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Pinus palustris

Pronunciation: Py-nus pal-us-triss
Family: Pinaceae (pine family)
Common Name: Longleaf pine, southern yellow pine, heart pine, southern pine
Plant Type:
  • trees, shrubs
Height to: 100'
Width to: 3'
USDA Hardiness Zones:
  • 10 to 0ºF ZONE 7
  • 20 to 10ºF ZONE 8
  • 30 to 20ºF ZONE 9
Sun Exposure:
  • full sun
Bloom Description: The needles and cones of longleaf pine are larger than in other pines: needles 12-18 in (30-46 cm) in length, and cones 7-10 in (18-25 cm) long. The needles are borne in tufts at the tips of stout branchlets. Longleaf pine is similar to slash pine (p. Elliottii) but has larger cones, and the very tips of the branchlets are an inch or more in diameter, whereas the branchlet tips in slash pine are a half inch or so in diameter
Plant Perks:
  • Drought Tolerant
Propagation: On average, longleaf pines produce an abundant seed crop once every 5-7 years. Seeds that fall on bare mineral soil germinate quickly, but the seedlings remain in the grass stage for several years. Young trees will not mature unless a gap is created and they are "released" from the shade of the larger pines.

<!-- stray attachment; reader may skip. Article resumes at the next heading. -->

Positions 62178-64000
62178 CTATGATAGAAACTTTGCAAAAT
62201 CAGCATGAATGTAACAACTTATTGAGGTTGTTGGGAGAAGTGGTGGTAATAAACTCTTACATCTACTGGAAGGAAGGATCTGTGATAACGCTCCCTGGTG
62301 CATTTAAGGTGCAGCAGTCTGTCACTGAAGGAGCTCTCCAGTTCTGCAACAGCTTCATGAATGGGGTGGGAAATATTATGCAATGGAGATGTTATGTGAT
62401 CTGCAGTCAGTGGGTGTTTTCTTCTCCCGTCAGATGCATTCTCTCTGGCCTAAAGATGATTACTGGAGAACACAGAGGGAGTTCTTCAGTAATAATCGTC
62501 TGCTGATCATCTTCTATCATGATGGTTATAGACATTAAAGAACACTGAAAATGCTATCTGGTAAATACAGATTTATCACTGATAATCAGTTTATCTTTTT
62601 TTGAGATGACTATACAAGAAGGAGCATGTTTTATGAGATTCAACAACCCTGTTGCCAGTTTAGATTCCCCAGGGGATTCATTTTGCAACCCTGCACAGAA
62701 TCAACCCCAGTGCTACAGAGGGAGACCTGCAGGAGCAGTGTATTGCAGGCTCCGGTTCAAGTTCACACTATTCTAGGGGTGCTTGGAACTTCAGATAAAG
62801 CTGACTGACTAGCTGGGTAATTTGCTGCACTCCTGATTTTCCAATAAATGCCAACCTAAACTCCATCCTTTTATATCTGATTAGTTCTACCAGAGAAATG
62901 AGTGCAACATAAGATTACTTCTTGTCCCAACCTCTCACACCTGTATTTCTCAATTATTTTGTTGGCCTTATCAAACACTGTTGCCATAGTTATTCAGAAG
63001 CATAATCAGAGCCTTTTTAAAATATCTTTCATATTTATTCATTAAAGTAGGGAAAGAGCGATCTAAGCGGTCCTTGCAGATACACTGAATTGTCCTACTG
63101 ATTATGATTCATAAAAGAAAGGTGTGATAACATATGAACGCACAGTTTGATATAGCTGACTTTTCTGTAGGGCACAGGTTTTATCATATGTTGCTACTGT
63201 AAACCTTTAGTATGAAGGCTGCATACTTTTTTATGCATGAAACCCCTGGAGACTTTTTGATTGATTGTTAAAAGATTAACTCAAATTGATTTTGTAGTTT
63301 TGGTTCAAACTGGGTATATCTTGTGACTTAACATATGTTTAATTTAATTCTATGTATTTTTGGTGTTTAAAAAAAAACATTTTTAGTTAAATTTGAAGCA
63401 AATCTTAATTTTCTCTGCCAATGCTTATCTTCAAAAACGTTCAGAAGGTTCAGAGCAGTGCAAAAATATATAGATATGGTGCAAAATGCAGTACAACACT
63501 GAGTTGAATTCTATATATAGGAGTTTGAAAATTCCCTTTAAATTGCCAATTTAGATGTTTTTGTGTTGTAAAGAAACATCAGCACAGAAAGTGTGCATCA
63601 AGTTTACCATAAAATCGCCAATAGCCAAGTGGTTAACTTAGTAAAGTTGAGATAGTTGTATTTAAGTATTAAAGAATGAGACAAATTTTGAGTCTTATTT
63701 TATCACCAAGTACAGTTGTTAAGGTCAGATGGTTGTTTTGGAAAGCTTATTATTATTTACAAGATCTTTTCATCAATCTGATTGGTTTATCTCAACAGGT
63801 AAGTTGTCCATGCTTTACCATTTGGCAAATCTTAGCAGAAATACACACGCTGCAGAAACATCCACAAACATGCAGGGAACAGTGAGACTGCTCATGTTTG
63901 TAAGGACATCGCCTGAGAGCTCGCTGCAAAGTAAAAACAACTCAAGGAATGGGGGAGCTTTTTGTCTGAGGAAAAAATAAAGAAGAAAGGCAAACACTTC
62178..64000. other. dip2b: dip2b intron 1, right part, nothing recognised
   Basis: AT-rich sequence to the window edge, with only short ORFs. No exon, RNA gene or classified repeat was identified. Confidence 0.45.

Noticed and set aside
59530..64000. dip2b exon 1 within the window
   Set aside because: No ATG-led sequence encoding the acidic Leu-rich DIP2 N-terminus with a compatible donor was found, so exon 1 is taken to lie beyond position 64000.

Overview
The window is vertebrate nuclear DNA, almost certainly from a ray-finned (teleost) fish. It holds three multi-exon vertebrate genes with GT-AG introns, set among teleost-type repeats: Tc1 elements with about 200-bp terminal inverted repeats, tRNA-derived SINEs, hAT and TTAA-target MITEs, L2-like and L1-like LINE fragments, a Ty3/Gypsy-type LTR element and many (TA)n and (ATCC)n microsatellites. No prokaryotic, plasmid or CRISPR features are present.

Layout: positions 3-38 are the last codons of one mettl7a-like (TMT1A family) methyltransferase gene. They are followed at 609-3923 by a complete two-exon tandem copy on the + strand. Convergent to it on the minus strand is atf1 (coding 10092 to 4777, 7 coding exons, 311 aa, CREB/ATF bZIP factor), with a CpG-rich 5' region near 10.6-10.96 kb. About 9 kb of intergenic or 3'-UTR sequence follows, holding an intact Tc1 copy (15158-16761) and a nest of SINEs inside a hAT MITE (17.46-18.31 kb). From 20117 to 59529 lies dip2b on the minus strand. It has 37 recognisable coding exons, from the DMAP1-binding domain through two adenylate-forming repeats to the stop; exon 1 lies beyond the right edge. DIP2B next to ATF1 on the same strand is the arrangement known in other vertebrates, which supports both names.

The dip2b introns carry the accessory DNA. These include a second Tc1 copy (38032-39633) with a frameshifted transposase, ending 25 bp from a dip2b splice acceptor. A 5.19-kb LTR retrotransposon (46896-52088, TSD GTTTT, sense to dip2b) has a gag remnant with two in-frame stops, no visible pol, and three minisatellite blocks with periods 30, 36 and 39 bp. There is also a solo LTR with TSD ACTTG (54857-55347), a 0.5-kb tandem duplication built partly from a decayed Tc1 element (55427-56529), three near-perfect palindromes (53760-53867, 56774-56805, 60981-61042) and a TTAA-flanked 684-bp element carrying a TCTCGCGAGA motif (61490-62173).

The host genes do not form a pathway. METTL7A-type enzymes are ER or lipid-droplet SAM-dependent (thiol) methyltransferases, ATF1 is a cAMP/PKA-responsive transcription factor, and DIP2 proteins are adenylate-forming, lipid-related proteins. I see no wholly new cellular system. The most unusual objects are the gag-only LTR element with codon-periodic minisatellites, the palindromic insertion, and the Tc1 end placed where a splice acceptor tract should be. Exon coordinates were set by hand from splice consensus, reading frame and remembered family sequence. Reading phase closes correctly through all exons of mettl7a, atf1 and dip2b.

Notes for Identification: Source: floridata - longleaf pine was the most important of the southern pines. It was the source of naval stores used to waterproof ships and sails. Early settlers burned longleaf heartwood or "lightered pine" in shallow pits and collected the boiling pitch in sunken barrels. Tar was extracted from the pitch, and those involved came to be called "tarheels", a nickname much beloved in north carolina. Near the end of the 18th century, the settlers learned how to tap living longleaf pine trees (much like sugar maples) for the gum which was distilled into turpentine and rosin. Longleaf pine heartwood, immune to decay and termites, was used for all kinds of construction, and many buildings made of longleaf pine heartwood decades and even centuries ago are still standing throughout the southeast. By the end of the 1920's, the virgin longleaf pines were gone, and the timber industry moved to the pacific northwest. Today second growth longleafs are harvested for lumber, but they are not large or old enough to have useful heartwood. A small turpentine industry still collects longleaf sap for specialized uses (like oil painting), but most turpentine and related products are synthesized from crude oil.
Located in: Seed Photos
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